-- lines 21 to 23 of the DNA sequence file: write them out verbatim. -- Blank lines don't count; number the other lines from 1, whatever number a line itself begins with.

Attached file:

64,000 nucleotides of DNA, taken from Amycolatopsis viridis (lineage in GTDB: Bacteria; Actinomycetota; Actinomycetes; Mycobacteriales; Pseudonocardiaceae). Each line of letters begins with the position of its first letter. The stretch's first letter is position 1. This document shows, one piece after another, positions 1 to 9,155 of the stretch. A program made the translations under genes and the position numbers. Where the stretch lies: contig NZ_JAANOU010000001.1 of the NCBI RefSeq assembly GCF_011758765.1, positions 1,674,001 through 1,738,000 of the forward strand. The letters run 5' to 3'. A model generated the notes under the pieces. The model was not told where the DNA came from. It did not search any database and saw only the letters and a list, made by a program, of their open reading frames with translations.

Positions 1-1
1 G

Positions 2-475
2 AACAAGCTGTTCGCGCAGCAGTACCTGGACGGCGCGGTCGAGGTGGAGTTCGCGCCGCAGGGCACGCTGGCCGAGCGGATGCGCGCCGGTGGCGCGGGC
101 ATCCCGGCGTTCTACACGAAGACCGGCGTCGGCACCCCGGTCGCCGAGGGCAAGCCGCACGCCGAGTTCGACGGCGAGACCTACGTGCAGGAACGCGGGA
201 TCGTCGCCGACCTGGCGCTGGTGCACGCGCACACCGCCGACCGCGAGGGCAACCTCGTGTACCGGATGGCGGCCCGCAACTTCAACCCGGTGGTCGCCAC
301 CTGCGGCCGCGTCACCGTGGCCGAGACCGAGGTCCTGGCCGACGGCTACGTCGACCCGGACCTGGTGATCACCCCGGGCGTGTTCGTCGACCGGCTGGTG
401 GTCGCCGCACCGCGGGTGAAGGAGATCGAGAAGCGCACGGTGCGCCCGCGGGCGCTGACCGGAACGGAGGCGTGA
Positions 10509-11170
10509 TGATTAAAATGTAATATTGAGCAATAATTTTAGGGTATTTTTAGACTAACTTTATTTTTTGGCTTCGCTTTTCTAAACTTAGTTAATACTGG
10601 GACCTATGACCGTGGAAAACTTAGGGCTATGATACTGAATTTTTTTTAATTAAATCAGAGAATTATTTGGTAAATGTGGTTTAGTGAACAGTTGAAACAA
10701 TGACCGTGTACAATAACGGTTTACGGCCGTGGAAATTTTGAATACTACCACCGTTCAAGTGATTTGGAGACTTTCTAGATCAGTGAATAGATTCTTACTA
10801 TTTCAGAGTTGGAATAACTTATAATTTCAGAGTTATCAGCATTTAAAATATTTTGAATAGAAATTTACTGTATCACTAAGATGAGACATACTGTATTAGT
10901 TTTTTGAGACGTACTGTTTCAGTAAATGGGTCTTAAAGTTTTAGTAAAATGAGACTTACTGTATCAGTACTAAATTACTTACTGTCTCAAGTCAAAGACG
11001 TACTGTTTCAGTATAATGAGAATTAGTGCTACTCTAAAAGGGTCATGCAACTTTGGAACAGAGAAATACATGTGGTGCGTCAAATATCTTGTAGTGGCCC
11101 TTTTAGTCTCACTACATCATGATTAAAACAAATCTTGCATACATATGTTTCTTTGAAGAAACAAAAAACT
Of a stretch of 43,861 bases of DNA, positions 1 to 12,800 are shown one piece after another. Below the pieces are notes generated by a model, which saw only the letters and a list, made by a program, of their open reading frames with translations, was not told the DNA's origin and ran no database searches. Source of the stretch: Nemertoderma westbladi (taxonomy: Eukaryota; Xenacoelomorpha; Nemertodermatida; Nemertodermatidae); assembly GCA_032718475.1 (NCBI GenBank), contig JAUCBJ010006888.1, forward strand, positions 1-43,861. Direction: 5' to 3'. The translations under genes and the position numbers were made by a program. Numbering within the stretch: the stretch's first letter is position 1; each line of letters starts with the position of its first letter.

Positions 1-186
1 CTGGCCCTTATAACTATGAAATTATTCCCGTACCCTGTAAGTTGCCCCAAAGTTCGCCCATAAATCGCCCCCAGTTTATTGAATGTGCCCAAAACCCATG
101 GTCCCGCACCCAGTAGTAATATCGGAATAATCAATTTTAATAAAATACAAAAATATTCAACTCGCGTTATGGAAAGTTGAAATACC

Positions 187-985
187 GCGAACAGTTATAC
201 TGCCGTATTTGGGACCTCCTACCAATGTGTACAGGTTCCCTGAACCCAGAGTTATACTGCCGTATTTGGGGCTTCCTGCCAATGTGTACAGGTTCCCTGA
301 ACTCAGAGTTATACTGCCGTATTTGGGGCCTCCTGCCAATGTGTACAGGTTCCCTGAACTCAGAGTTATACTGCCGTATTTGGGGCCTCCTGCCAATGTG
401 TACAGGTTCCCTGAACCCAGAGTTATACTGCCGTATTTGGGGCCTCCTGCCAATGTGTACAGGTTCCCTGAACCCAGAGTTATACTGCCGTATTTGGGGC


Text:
101 GTCCCGCACCCAGTAGTAATATCGGAATAATCAATTTTAATAAAATACAAAAATATTCAACTCGCGTTATGGAAAGTTGAAATACC

Positions 187-985
187 GCGAACAGTTATAC